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As the head of one of Europe's most powerful industrial companies, Franz Fehrenbach is far from being a household name. And while the 54-year-old chairman of Bosch Group has no discernible plans to raise his profile, it seems likely that in the next few years he will become a lot better known.

Mr Fehrenbach took charge six months ago of Germany's sixth biggest manufacturer. An engineer by training, he is only the sixth person run the privately owned group since it was founded in 1886 by Robert Bosch, a master mechanic responsible for a stream of innovations in fields such as ignition systems for early cars.

While it is early days for Mr Fehrenbach, in an interview at the company's imposing headquarters on a hill overlooking Stuttgart he appears prepared to be a lot more forceful in public than most of his predecessors. And if history is anything to go by, Mr Fehrenbach will have a decent period of time to make his mark, since none of the people who have held his job in the past has spent less than nine years in the post.

With annual sales of €36bn ($46bn) and 236,000 employees, more than half of these outside Germany, Bosch is - after Delphi of the US - the world's second biggest independent car parts supplier. It is Europe's leading maker of central heating boilers and has a half share (with Siemens) of BSH, the continent's second biggest producer of domestic appliances. Bosch also manufactures a wide assortment of industrial equipment, from packaging machines to control systems for robots.

For all its size and influence the company has also been keen, for most of its history, to stay out of the headlines. Much of this is to do with Mr Fehrenbach's predecessors, who have generally been known for their discretion. Hermann Scholl - from whom Mr Fehrenbach took over, and who had been chairman since 1993 - was famously taciturn in public and became animated only when the conversation turned to engineering, his favourite subject. After the founder himself, probably the most eminent of Bosch's six chairmen so far has been Hans Merkle, who held power in autocratic fashion from 1963 to 1984 and was known as "the godfather".

Mr Fehrenbach comes across, in contrast, as a fairly outgoing individual, interested in a debate. Describing himself as "open and straightforward", he says he is "keen to eliminate any impression that we [Bosch] are too conservative and slow-moving". Since taking over as head of the company - which he joined in 1975, becoming a member of the management board in 1999 - Mr Fehrenbach has promised to increase profitability, partly by being "more focused" on research and development spending.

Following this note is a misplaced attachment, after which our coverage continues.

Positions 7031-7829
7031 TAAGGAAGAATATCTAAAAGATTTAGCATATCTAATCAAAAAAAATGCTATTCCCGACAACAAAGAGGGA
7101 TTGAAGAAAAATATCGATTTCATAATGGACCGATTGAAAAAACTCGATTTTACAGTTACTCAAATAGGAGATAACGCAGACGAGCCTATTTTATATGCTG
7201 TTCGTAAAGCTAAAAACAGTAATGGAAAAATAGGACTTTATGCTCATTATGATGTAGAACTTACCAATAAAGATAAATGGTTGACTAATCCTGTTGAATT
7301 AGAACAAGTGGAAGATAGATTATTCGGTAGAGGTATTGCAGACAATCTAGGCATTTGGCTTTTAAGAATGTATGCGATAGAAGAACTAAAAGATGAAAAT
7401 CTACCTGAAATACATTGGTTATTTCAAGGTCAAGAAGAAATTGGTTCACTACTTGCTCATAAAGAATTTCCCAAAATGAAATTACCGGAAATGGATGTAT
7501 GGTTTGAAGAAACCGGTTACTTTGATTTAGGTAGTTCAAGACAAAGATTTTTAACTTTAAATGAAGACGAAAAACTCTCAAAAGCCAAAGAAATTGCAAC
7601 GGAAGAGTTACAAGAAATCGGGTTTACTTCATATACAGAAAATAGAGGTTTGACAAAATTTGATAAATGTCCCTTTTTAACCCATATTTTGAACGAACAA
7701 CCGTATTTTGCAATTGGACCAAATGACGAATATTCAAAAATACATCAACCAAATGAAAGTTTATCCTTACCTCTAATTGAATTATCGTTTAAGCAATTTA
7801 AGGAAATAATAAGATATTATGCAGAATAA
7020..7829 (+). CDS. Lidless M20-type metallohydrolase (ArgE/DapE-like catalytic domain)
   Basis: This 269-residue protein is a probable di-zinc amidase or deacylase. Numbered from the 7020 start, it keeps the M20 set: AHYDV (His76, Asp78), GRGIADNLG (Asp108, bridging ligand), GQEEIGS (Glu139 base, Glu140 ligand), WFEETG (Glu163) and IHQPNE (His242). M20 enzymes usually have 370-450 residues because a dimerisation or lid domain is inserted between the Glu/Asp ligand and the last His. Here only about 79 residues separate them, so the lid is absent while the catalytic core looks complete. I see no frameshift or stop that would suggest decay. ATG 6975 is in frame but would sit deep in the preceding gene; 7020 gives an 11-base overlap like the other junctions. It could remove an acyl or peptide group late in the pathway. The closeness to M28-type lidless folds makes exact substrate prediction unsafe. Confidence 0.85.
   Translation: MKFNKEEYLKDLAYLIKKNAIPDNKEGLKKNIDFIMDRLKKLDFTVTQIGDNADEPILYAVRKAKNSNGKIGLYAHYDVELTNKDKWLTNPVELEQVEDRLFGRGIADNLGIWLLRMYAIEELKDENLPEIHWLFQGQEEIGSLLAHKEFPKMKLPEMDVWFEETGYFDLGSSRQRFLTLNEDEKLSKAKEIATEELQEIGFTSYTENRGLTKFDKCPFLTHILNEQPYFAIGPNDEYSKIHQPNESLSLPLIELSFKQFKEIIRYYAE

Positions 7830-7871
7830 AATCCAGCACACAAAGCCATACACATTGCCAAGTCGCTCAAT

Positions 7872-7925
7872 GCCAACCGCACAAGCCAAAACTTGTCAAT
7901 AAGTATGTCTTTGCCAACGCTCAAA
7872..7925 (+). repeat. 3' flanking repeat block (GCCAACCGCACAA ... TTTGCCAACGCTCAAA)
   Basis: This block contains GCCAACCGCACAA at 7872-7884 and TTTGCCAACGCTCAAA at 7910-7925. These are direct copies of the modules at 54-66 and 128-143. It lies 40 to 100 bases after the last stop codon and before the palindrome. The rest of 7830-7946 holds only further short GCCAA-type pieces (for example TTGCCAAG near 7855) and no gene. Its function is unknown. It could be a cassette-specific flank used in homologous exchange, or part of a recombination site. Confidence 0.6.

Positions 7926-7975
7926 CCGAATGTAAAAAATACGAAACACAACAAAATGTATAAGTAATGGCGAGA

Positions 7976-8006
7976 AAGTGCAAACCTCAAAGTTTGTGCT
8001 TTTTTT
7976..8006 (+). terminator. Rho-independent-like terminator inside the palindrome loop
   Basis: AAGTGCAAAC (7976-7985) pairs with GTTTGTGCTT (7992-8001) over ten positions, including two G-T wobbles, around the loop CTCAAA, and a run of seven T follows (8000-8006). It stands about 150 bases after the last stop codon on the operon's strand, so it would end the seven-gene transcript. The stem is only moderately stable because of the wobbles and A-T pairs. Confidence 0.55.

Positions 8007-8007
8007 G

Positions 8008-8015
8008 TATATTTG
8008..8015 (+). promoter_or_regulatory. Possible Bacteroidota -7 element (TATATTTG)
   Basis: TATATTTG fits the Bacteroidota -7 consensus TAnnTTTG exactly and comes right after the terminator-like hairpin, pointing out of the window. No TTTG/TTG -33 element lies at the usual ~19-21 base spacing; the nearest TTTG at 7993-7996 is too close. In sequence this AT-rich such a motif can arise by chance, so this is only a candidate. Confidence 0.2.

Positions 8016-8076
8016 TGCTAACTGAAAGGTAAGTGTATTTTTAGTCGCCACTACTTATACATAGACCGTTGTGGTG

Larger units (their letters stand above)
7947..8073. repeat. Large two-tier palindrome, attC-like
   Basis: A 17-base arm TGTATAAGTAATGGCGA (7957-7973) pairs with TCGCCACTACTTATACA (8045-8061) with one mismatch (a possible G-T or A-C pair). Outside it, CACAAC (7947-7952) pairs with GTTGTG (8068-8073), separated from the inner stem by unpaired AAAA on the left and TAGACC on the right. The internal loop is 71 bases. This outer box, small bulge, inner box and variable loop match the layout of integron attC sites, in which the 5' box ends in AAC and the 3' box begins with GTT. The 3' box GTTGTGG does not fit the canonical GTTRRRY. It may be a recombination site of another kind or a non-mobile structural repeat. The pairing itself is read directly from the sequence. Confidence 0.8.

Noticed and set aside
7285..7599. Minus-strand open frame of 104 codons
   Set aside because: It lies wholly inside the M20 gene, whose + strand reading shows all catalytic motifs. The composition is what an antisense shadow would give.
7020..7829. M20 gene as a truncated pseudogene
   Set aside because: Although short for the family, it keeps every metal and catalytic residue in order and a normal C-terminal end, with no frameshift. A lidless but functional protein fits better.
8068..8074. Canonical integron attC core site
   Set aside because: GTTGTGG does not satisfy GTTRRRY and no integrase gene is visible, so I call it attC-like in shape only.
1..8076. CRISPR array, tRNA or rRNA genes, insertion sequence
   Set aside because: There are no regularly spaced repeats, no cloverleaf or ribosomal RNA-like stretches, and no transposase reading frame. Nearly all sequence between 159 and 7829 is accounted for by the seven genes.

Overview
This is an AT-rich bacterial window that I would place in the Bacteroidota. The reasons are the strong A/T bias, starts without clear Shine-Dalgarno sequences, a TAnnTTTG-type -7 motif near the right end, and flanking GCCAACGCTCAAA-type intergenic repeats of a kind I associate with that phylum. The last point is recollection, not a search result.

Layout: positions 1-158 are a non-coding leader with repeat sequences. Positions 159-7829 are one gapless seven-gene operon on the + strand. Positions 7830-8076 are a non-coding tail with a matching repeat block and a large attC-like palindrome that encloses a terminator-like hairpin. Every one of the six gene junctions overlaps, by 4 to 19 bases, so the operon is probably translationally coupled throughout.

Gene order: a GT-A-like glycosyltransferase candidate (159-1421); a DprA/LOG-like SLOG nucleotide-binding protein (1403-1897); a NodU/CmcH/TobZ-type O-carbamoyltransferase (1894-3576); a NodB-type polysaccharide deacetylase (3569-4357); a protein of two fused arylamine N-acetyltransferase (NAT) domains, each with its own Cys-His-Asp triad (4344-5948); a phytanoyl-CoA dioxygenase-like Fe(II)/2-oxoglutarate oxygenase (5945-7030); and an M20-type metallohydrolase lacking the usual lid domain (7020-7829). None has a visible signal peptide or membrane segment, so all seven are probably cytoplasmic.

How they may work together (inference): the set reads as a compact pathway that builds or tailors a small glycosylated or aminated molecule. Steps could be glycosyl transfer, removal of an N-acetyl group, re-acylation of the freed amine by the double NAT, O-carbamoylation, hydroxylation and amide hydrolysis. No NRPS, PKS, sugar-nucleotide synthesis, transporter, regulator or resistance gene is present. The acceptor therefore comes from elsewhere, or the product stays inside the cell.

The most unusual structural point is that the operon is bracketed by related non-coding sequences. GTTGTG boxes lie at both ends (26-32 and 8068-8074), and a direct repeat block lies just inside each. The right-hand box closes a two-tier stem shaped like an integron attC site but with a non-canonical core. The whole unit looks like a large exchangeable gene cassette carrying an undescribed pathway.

He is anxious to step up the company's activities outside vehicle components, partly by acquisitions. While vehicle parts - covering such products as spark plugs and braking systems - account for two-thirds of Bosch's sales now, Mr Feh renbach suggests that within five to 10 years the proportion could fall to half.

Another subject Mr Fehrenbach is happy to debate is Germany - and, in particular, how important the country should remain as a place for Bosch both to sell to and to be based in. Both these questions are linked to the broader discussion about how much Europe's biggest economy needs to change to reinvigorate its sluggish performance and to reduce its high labour costs, which have led in recent years to many industrial activities leaving the country for lower-wage nations.

He insists that Bosch must "globalise" even more than it has already. In 2003, only about 30 per cent of Bosch's revenues came from Germany, with Europe as a whole accounting for roughly two-thirds. Within the next decade, sales in Europe will probably account for no more than half of Bosch's total turnover, he says, with Asia and the Americas, in roughly equal proportions, taking up the rest.

Bosch has 103,000 employees in Germany, many in manufacturing processes that, says Mr Fehrenbach bluntly, are too expensive. "We have to be more innovative in processes as well as products . . . We have to become more cost-competitive." One way to reduce the company's high manufacturing wage costs in Germany - which at €28 an hour are among the highest in the world - is to persuade more of Bosch's German employees to work 40 hours a week rather than 35, while being paid the same wage. Bosch is now talking to unions, chiefly IG Metall, Germany's main engineering union, to introduce this change at selected plants. It would lead to a 12 per cent reduction in unit labour costs at the factories affected.

And if no agreement can be reached?